U of R proudly boasts several talented athletes, all of whom transferred just last week, leaving the school with only (True Fact!) a nationally ranked Synchronized Swimming Team, a gaggle of male cheerleaders (“The Spiderettes”) and a very masculine campus newspaper intramural “Hardyball” team.

The U of R football team has a long, fine tradition of running up the middle and getting sacked for six-yard losses. That’s it.

U of R, it turns out, is actually the only purveyor of sports in the city that does suck.

Perhaps that’s what is missing. Part of the reason, say, Chicago’s sports fans are so dedicated is the knowledge that they can share the Cubs getting pummeled by visiting Jehovah’s Witnesses softball teams with their children, and their grandchildren. So we need teams that suck …. etc.

The Richmond Valued Customers (NFL): Owned by Ukrop’s, (motto: “Jesus Wants You to Buy This Cole Slaw”) the RVCs would have attractive green uniforms, refuse to play games on Sunday afternoons because they should all be at their “house of worship,” and try to get other teams to move out of cities where Howard Stern is broadcast. Their secret weapon would be to scatter delicious Ukrop’s Potato Wedges™ all over the field as decoys.

Golfing In Westmoreland County

By Jeffrey Carl

The Westmoreland News, June 29 1994

Working at the Westmoreland News in 1994 was the best summer job I ever had. I worked for peanuts and had a two hour drive each way from Richmond, but I got to do it all at a small county newspaper where I was a reporter, feature writer, copy editor, layout editor and photographer (because there was nobody else to do those things). Best of all the paper’s editor, Lynn Norris, gave me the freedom to write whatever I wanted – way more journalistic and comedic freedom than anyone should rightly give a know-it-all 21-year-old writing for a weekly in the deeply rural Northern Neck of Virginia.

Katie Massa Plays Golf, 1994
Katie Massa takes a swing at golf

They say that you never learn to curse until you learn to drive.  For those under the minimum 16-year age, I recommend golf.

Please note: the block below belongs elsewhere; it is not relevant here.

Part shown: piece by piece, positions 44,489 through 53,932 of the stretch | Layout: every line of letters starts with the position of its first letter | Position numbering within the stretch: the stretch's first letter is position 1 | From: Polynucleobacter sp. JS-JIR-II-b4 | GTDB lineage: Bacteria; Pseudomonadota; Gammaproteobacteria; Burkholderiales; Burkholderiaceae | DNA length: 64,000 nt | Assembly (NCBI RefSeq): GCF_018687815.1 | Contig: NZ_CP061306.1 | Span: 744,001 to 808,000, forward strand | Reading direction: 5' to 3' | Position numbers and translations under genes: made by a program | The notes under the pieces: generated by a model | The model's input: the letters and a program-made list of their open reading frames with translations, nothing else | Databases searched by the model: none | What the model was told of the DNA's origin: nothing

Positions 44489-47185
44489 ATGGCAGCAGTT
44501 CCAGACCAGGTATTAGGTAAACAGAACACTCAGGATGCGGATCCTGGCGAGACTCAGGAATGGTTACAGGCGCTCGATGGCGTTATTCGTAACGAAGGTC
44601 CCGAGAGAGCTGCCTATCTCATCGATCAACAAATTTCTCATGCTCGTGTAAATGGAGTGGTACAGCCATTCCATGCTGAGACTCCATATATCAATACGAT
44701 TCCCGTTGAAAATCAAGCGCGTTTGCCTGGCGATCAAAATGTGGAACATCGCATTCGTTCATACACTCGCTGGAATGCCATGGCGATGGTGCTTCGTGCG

Golf is a sport for lazy people and a passion for dedicated people and a nuisance for uncoordinated people and a test of creative cussing for most of us and it’s actually really a lot of fun if you don’t mind how badly you’re doing at it.  At least it is at Cameron Hills Golf Links, in King George.

My friend Katie is a wonderful person – sterling character, nice legs and so forth – but she’s a horrible golf partner.  For one thing – and I’m not making this up – she almost killed us in a golf cart.

Jeffrey Carl Plays Golf, 1994
Jeff lines up for an approach shot

The green of the 18th hole is down beyond an relatively enormous steep hill, and as we wearily rode towards it, our old pal “gravity” started displaying its warped sense of humor, and we began to pick up speed.  

Katie, who was behind the wheel, seemed rather puzzled at how to remedy this, as the only pedal she had used on the cart thus far was the gas.  I thought it over and suggested one contingency politely by screaming “BRAKE!  BRAKE! BRAKE!” at the top of my lungs.  

By this time we were picking up speed and hurling towards our deaths – and believe-you-me, no matter who you are, if you die in a golf cart accident they send you straight to Hell just for being stupid.  Katie slammed on the parking brake, and let me just tell you that if you’ve never laid rubber in a souped-up golf cart, man oh man are you missing something.

Katie Massa Drives the Golf Cart, 1994
Katie Massa Lays On the Horn

But I digress.  The problem with Katie’s golf game was that she was actually attempting to dig for buried treasure or oil or truffles – the theory being, I suppose that if you make enough divots you’re bound to find something.

However, it would be unfair for me to posit myself as having played an entirely superior game of golf that afternoon either. 

Through a mistake at the clubhouse, however, I was given small dimpled wood-seeking missiles.  I suppose that it was the military’s day to test new secret weapons at the  course because some of them were also the rumored F-124 Stealth Golf Balls, which disappear from all known methods of detection as soon as you hit them.  

These charmingly innocuous-looking little demonic terrors managed to veer off into the woods or a stream – and certainly not because I hit them there, thank you very much – and hide themselves in whatever seemed handy.  

I would occasionally wander into the woods looking for a ball and discover some long-extinct species of killer mosquito with a handicap much lower than mine or, if I ventured deep enough into the woods, be asked by a polite dinosaur or lost company from the 13th Massachussets Zouaves if I knew the way back to the fairway.